La Jolla

California Coastal Commission votes to close Point La Jolla year-round

San Diego City Council will make final determination on closure of the sea-lion pupping areas

To protect both wildlife and the hundreds of thousands of people who visit the sea-lion pupping area at Point La Jolla, the California Coastal Commission voted Thursday to recommend closing the area year-round.

It is one of the coastal commission's responsibilities to make public beaches and the California coastline accessible to all.

At the beginning of this year, the San Diego City Council put in a permit-change request to close Boomer Beach and Point La Jolla, expanding the closure dates from May 1 to Oct. 31, according to staffers at City Councilman Joe LaCava's office. The California Coastal Commission approved the city's request last year, and last night voted to expand it to recommend the closure year-round.

Now, the decision is in the San Diego City Council’s hands.

By most accounts, the closest competition to a La Jolla Coast sunset is the wildlife that bathes in its warmth.

"It’s the quintessential part of La Jolla is having the seals, the bird," visitor Brooke Larson said.

Larson lives locally and decided that the area was where she wanted to spend her birthday with friends.

“We’re grateful just to be able to walk out here and see this environment," La Jolla resident Tu Vu said.

Vu and his girlfriend, Ruby Jimenez, who live just across the street, check out the sea lions daily.

"They deserve the respect and the safe distance from humans," Jimenez said. "Just as we deserve space to put our homes around our neighbors."

When push came to shove, the coastal commission decided that humans are the visitors and that Boomer Beach and Point La Jolla bluffs belong to the animals.

"We love to see the little ones but from a safe distance," Jimenez said.

During last year’s pupping season when the area was closed, as it is now, there were no reports of negative interactions between people and wildlife, according to the Coastal Commission. Once it reopened, though, it was a much different story.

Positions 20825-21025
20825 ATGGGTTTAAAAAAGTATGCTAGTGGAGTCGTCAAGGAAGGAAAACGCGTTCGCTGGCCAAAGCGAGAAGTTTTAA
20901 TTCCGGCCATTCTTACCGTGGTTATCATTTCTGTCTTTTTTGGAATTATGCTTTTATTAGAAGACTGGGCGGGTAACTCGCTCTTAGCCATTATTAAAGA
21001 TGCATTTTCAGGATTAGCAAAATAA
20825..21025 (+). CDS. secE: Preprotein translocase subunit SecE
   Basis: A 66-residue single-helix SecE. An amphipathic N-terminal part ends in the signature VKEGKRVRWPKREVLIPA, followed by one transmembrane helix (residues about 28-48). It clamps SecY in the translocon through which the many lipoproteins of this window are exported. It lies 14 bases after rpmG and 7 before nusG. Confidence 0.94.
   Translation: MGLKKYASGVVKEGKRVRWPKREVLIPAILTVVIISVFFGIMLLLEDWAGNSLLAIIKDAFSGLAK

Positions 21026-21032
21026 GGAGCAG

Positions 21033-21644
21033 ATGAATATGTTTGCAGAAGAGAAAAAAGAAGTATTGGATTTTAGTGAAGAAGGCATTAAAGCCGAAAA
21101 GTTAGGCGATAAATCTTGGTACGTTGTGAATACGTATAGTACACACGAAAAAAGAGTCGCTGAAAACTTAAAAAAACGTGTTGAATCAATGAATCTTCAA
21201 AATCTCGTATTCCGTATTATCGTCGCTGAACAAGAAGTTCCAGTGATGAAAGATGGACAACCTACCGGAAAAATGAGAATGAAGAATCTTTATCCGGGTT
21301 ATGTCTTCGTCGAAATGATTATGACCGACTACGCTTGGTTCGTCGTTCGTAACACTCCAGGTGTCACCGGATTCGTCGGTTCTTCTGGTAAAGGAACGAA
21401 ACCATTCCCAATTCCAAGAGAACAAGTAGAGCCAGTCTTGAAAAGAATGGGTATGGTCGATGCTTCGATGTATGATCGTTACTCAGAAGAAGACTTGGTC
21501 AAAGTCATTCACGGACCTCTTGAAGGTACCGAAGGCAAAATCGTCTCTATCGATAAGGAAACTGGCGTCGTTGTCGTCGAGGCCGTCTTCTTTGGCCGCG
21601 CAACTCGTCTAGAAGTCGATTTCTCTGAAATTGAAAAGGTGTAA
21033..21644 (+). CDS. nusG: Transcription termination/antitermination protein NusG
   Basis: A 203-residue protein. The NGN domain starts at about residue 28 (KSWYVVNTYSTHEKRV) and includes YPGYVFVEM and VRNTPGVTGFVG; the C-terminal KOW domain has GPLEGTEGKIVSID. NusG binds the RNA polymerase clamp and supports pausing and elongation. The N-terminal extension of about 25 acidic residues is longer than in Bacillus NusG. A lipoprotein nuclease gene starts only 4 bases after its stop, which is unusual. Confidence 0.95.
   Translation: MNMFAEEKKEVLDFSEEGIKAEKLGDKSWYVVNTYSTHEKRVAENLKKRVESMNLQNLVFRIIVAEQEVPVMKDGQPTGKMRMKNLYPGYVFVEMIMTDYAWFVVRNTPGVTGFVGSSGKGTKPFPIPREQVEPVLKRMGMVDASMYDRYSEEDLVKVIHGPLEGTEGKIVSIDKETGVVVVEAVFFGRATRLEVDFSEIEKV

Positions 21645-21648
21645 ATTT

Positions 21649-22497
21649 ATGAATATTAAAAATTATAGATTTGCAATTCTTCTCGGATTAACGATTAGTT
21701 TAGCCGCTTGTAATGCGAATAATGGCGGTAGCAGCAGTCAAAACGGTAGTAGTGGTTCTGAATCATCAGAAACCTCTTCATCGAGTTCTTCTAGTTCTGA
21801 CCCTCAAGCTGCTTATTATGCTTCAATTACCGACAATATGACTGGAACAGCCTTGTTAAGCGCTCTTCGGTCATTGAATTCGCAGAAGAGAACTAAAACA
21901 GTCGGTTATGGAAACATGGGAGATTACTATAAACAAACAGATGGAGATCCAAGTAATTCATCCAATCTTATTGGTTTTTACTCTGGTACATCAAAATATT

Despite lifeguard orders, a snorkeler seen who was shot on video could not resist the opportunity to pet a sleeping pup. This interaction went viral. In another incident posted online, a little girl was spotted throwing something at a sunbathing sea lion.

"It’s, one, dangerous — so scary for both the animal and the people," Larson said.

"We don’t want to harm them," Vu added. "You don’t want to get too close."

If the San Diego City Council approves the year-round closure, visitors would have the same limited access to the area between the Children's Pool and La Jolla Cove. There would be additional signage and park rangers monitoring the area, and the steps to Boomer Beach would be permanently closed.

"Some people might be upset because they won’t be able to access the beach, but as long as they are safe and they’re OK, we’re OK," Vu said.

La Jolla is a destination for tourists and locals alike. The experience may change, but is it enough to turn people away?

"Tourism is never going to stop," Jimenez said. "It's never going to slow down. The beach is enough to bring people here. The animals are a perk.”

The San Diego City Council is expected to consider revising its current closure dates for that area at its Sept. 18 meeting. If approved, the year-round ordinance would likely take effect in November.

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